An eye-opening experience: The lasting impacts of the College on a language TA

I came to the College not long ago, to teach my native language, with a certain mindset, and I am leaving with a different one. How has it changed? Why has it changed?

The first, and probably most important aspect, is the perception of Russia, my home country. As a language teaching assistant (TA), I have spent an enormous amount of time with my colleagues. We are a temporary family of 13, and our baker’s dozen has spent a lot of time together over the last nine months that we have been here. That implies countless conversations about all sorts of things between people of completely different mindsets and opinions. This may sound like a recipe for many personal discoveries (or fights, but fortunately, not in our case).

For instance, the Russian, predominantly pro-Kremlin media keeps feeding its audience (which is, sadly, the majority of the population) tales about the Russian troops in Syria as purely good guys fighting the Islamic State  of Iraq and Syria. The rhetoric surrounding Russian involvement is very positive, portraying it in a favorable light. I have been exposed to the oppositional media for more than three years now, reading a newspaper that is based in Latvia because it avoids any control from Moscow. However, it never really changed the general Russian outlook on the Syrian conflict that I had in my head. Then, one day, when we – the TAs – were having dinner in Paresky, the conversation drifted into politics and someone very casually dished out, “Putin simply invaded Syria.” The sheer confidence with which it was uttered! I remember the surge of indignation firing up inside me. But instead of ardently parrying that, I swallowed my pride and the thoughts I had of me being a representative of my home country that has to defend it in such an international dialogue and took it in for an internal questioning.. This was followed by a couple of hours of Googling and reading various sources on the matter, the result of which was, indeed, becoming even more critical of Putin’s policies.

The second major thing is my attitude towards LGBTQ people. I have always stuck to the “live and let live” rule, but even such a principle could not erase a very subtle, subconscious, almost imperceptible intolerance of gay people which is, sadly, a product of living in a very conservative and deeply homophobic society. I can admit to having these notions because now they are simply gone. It feels like getting rid of those toxic feelings has opened up space inside me for things far more positive. Interacting with people of the LGBTQ community (my best friend here at the College is gay) has really changed the inherent bias that I had coming from a conservative country that still has ways to go to finally let go of all the outdated, hateful conceptions that fill the minds of millions.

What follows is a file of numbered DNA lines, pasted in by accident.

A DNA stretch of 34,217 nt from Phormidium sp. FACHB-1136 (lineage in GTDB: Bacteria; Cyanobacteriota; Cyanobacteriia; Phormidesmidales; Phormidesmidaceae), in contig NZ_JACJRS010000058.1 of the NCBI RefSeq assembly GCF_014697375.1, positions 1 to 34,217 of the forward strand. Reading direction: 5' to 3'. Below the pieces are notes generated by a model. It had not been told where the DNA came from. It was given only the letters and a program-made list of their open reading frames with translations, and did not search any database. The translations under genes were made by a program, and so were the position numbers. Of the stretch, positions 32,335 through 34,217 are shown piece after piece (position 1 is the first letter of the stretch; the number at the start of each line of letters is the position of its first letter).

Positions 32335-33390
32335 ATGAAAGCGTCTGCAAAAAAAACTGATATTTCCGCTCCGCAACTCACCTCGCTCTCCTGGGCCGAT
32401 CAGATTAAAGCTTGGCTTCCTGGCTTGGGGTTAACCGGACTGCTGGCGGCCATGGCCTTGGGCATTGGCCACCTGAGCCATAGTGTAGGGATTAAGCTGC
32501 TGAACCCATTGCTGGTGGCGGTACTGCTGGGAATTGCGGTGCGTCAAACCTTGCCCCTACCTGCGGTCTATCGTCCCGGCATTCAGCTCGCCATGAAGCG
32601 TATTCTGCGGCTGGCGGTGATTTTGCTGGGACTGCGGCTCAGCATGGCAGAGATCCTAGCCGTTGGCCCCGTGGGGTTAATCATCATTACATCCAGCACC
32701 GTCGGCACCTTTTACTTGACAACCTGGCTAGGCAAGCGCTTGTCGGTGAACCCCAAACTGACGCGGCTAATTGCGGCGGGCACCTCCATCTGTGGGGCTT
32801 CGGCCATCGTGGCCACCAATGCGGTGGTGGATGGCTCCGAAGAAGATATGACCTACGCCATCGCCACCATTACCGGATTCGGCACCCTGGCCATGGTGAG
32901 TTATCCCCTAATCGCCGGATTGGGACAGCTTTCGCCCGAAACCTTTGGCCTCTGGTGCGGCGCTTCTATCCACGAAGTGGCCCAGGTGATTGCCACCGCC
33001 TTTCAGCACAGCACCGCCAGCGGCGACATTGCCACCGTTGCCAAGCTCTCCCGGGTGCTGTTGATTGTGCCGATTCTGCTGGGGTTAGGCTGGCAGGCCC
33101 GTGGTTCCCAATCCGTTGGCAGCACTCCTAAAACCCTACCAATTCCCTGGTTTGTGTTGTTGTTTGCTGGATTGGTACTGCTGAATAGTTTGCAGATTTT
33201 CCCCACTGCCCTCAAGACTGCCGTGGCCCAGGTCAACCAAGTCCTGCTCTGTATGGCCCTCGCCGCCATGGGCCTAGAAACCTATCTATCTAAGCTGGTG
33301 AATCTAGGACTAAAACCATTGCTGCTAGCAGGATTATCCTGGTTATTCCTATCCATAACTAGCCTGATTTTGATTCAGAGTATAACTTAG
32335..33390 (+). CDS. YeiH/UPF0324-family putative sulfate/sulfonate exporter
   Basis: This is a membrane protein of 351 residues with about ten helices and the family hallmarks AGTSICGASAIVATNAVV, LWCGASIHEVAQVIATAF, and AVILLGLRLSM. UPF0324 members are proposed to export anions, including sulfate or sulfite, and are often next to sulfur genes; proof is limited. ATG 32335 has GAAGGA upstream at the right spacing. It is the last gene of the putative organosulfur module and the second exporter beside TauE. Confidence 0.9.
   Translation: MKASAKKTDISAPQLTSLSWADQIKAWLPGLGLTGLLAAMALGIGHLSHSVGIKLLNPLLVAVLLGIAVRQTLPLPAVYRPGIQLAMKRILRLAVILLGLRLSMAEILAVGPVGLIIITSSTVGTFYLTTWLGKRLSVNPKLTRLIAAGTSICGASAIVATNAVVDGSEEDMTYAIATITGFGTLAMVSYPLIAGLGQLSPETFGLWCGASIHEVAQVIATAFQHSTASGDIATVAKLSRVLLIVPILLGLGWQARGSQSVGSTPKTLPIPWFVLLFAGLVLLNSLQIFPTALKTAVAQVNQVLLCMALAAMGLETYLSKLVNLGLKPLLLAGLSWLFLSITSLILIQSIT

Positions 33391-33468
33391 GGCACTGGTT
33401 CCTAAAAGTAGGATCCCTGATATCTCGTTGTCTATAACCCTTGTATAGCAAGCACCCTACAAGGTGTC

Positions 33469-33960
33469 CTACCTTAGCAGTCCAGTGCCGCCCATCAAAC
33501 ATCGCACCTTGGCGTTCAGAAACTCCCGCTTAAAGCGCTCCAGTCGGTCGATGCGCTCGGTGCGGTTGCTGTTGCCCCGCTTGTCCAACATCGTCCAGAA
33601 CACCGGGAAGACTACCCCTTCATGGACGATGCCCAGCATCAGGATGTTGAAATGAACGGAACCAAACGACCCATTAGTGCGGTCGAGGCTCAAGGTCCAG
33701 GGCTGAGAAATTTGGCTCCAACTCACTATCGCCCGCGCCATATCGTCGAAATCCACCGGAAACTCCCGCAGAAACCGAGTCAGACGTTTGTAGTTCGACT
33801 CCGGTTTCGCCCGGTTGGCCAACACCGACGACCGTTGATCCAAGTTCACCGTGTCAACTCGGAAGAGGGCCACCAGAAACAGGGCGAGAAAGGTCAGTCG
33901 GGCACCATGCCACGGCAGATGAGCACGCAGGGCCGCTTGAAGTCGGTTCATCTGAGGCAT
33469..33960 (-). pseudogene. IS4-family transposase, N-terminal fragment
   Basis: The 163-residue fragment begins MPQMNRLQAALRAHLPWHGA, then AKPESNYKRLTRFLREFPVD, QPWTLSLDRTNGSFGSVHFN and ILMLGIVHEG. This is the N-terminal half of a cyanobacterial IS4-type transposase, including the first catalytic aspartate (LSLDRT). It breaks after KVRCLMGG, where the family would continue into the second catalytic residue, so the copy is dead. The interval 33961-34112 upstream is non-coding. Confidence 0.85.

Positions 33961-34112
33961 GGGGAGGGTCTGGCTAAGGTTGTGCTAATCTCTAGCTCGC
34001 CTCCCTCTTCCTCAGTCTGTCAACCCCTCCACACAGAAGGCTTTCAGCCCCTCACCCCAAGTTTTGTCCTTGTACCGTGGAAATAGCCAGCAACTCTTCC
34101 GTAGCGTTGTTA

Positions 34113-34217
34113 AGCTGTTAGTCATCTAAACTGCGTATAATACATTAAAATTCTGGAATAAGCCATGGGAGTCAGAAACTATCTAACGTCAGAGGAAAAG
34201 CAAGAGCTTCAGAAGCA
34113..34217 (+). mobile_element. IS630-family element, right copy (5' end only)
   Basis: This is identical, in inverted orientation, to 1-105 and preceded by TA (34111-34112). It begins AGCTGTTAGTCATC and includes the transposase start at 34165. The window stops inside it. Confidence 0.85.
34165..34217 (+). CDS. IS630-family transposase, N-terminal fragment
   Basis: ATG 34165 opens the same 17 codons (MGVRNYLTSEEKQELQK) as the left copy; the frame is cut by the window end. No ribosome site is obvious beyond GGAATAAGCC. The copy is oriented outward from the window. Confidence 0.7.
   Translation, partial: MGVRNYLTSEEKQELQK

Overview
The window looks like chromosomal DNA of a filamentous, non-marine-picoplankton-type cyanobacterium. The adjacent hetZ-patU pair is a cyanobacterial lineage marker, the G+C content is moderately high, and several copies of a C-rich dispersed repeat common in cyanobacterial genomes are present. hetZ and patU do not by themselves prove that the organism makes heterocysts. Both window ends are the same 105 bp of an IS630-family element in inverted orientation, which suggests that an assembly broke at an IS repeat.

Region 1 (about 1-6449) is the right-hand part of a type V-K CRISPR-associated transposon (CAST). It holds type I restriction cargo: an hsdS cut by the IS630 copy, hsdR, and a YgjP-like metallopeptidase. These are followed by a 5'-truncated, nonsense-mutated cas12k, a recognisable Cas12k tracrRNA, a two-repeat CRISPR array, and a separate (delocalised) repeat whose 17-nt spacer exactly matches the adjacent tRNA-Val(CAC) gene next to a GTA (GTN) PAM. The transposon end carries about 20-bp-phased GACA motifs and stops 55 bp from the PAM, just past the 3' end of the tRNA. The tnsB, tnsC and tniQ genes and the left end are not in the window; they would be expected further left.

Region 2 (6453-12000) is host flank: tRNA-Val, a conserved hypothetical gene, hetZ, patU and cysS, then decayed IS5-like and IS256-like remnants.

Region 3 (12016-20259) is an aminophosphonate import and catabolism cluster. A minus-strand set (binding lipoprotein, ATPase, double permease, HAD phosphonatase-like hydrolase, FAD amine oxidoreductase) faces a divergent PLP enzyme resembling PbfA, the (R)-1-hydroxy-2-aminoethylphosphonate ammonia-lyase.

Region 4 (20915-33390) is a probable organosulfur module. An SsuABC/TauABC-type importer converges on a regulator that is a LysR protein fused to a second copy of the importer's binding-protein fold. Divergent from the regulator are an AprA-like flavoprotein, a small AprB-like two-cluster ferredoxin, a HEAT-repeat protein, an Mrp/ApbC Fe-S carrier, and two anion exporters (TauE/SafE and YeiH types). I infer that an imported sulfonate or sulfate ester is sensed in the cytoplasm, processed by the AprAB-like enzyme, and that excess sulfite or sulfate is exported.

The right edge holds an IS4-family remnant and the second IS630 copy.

Thirdly, aside from the skepticism and criticism that I have developed towards my country after being in the U.S, I have found that I appreciate Russian culture even more than before. I genuinely love my mother tongue and, despite the enjoyment that I get from knowing and speaking English, I just crave Russian. On top of that, Russian music has become a major addition to my tastes. It is not my first time living abroad, which makes me aware of the fact that it is not just a typical surge of patriotism that people develop when they leave their country for a while. Instead, it is a very sober appreciation.

Reflecting on all of this makes me think of Russia’s past. In particular, I think of December 1825, which was a precursor of the revolutions and the civil war that ravaged the country and conceived the Soviet Union a century later. It all would not have happened if some people had not gone abroad and soaked in all that it had in store for them. I realize that I definitely fit that narrative. I am just yet another Russian who lived elsewhere, had his eyes opened on many things and now wants to go back home, enjoy all the good that it has and make a difference in the bad.

Yes, an eye-opener – that is what these nine months have been for me and I am forever grateful for all the things that this experience has given me. It was certainly broader than what I have described in this text, but this leap in personal growth is what I probably value most.   

Red Bushetara is a teaching assistant in the Russian department from Moscow, Russia.

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